Leboyer is so subtle. What he has found and teaches is still so radical it might be hard for us to see and hear. We expect something completely different; instruction, guidelines, graphic hospital scenes. What he wants us to see is the miracle of a child being born. His first book created such a stir. He was accused of risking the newborn's life What he showed was the simple fact that we need not rush. We can let birth unfold and not,by often unnecessary procedures. aggravate the baby's shock of coming into this world. Naturally, provided conditions are normal. He does not propagate risk taking. With this film he shows clearly, what science later has proved, that the new born sees,hears and feels.

Today courses in baby massage abound . Again Leboyer was the first to introduce baby massage in the Western world. This second film shows a young Indian mother going through an old traditional form of infant massage. With expert loving touch she communicates with her son.

Last but not least, the third film introduces chanting in child birth preparation and labor. What could be more
radical? This is not a hippie movie or 70's movie, as one reviewer calls it. No cannabis involved - no offence meant. I am an admirer of Ina May Gaskin and all the other wise midwives. But this film raises birthing to a different level. It uses water, flood and storm as a metaphor for the process of birthing and labour. Leboyer encourages women not to be afraid. To set aside preconceived ideas of what labour is. The film is a celebration of Womanhood. But sadly few of us are able to listen.

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6 of 7 people found the following review helpful
4.0 out of 5 stars celebration of life April 16, 2009
What is beautiful about LeBoyer, is not the his association with indian culture and teaching it to white women, but the awareness of the beauty and naturalness of child birth. Let's remember that this was introduced in the 70s in the west, when births in the hospital was at it's highest. And it is getting to that point again. What LeBoyer does it bring our awareness back to the health of the child, the mother, the journey of birth and what it can be, rather than this "illness" that the west has forced upon us.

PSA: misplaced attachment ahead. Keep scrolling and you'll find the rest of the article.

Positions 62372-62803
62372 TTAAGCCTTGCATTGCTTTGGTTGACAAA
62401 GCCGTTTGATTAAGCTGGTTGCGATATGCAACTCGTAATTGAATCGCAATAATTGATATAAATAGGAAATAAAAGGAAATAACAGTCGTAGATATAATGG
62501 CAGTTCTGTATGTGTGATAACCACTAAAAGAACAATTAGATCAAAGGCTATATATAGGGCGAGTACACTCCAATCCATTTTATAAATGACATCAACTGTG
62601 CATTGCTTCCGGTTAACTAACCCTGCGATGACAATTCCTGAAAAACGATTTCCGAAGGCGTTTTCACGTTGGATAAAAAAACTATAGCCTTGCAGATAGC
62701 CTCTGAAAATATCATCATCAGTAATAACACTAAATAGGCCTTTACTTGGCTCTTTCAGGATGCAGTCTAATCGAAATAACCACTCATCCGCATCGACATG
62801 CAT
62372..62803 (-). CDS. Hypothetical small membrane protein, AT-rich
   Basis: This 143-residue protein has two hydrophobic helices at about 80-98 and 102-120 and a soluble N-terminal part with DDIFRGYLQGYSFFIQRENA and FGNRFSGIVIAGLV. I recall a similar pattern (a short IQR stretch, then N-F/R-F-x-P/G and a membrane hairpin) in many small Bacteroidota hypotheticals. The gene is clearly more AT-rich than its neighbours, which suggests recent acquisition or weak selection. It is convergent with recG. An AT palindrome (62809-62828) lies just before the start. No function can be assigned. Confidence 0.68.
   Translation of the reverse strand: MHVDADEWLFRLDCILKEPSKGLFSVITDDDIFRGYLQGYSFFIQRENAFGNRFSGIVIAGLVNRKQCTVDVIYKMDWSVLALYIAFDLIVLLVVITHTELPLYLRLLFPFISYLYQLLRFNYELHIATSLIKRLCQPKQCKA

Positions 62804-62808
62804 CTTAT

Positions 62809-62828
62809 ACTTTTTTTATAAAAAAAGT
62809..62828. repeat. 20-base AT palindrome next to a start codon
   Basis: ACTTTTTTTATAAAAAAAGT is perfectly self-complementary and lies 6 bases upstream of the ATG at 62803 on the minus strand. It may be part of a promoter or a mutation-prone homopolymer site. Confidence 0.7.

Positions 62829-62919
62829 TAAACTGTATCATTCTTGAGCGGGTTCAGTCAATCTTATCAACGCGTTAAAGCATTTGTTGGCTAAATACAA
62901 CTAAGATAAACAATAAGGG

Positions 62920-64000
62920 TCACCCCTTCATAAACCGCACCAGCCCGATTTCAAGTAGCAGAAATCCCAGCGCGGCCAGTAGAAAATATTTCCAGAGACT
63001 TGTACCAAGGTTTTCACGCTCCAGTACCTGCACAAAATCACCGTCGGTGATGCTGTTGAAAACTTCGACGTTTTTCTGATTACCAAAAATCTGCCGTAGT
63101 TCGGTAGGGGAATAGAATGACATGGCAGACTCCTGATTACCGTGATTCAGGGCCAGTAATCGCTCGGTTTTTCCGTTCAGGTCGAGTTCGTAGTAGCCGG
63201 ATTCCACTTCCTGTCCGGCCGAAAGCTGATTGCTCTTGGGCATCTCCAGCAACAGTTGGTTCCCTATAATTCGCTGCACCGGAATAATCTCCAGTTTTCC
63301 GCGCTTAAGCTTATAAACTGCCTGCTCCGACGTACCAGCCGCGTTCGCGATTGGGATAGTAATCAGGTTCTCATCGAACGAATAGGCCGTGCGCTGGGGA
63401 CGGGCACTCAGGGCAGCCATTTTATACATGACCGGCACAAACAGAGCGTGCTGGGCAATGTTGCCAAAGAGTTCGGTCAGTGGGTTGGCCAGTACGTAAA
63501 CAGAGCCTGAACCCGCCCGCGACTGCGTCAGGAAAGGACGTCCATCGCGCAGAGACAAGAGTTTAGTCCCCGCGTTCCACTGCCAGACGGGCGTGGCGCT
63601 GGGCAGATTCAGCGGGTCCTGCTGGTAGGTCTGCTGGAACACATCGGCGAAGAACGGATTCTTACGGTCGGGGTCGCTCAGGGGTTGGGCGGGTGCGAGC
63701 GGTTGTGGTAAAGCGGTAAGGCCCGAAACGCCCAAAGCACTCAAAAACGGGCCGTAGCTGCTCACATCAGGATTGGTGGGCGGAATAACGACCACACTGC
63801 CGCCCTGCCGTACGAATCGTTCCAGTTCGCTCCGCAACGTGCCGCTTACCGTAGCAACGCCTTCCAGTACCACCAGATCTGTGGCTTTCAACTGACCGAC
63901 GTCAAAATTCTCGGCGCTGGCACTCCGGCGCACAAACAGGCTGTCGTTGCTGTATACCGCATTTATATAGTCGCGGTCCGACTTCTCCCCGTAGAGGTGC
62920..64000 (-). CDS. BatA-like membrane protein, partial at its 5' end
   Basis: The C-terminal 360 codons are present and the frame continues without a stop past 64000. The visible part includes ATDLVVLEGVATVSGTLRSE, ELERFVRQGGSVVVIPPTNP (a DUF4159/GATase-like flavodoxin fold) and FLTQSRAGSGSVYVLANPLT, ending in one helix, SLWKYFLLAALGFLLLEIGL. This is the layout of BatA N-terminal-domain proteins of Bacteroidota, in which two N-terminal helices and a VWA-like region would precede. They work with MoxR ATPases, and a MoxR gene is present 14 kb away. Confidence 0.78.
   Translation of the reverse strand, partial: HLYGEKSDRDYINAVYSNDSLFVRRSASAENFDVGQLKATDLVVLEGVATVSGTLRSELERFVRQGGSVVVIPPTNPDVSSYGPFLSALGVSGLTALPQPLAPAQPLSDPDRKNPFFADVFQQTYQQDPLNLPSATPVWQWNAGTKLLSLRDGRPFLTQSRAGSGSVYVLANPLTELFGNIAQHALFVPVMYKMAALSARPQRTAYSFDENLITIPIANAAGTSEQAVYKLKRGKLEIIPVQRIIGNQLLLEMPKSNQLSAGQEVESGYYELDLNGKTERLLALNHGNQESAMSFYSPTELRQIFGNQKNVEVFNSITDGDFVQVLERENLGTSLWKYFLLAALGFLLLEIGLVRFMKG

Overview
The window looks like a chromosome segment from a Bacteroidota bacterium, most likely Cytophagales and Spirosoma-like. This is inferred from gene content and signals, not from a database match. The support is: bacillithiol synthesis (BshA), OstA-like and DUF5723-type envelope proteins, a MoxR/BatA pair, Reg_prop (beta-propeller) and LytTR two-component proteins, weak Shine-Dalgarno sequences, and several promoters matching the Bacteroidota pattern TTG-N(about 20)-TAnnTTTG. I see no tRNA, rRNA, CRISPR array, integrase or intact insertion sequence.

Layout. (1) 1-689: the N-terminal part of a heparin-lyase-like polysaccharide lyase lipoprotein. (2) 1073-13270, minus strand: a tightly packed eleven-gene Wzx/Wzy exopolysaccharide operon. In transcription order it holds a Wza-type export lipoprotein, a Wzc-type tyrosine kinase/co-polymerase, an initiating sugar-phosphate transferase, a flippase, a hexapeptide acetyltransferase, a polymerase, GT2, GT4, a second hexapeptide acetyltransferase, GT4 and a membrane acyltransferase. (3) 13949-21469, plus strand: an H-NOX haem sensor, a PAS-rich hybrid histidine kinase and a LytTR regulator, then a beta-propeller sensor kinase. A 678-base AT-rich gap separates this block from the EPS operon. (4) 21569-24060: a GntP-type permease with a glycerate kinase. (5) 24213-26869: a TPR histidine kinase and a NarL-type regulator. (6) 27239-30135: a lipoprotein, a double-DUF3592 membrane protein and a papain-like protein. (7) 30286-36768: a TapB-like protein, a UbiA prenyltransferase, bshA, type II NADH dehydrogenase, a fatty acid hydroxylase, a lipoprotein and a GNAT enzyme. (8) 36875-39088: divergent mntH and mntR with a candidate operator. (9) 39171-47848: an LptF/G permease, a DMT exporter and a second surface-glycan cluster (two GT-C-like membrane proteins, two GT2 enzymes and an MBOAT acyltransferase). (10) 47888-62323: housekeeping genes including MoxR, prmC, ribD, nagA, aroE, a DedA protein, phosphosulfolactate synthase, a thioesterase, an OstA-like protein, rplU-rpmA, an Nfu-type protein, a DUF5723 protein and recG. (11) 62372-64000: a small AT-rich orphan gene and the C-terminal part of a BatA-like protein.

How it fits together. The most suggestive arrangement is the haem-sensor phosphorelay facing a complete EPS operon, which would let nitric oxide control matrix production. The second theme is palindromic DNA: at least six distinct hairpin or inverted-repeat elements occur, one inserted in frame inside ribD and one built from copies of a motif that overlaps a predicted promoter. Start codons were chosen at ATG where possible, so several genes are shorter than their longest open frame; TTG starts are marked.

Look at this as a poem celebrating life and not a literal training course.
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1.0 out of 5 stars Bizarre and pointless November 11, 2013
By Rpadron
I picked this up at my local library while on the hunt for techniques to help with natural childbirth preparation. It begins with a creepy black and white birth scene that scared my toddler. It doesn't get better from there. There are no words throughout the DVD. It felt like a horror flick.
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7 of 12 people found the following review helpful
1.0 out of 5 stars Not an instruction DVD September 12, 2009
The first film is not about the birthing process. The film starts with the baby's head already emerged from it's mother and a pair of hands pulls baby out and places it on its mother's belly. No narration or talking as the baby lies there on it's mother's belly.
The second film is a woman massaging her baby. No narration or speaking.
The third film is a woman playing a sitar and singing/chanting. No breathing instruction, narration, or speaking
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3 of 7 people found the following review helpful
2.0 out of 5 stars just plain odd February 12, 2009
Verified Purchase
Out of all the great stuff out there for doulas & midwives, this isn't one of them. It's just odd. So 70's. Natural childbirth should be "natural" - teaching white women to make noises like they are from the Indian culture is not natural. I recommend any of Ina Mae Gaskins works or Penny Simkins stuff leagues above this. I know some people will disagree - fine - to each her own.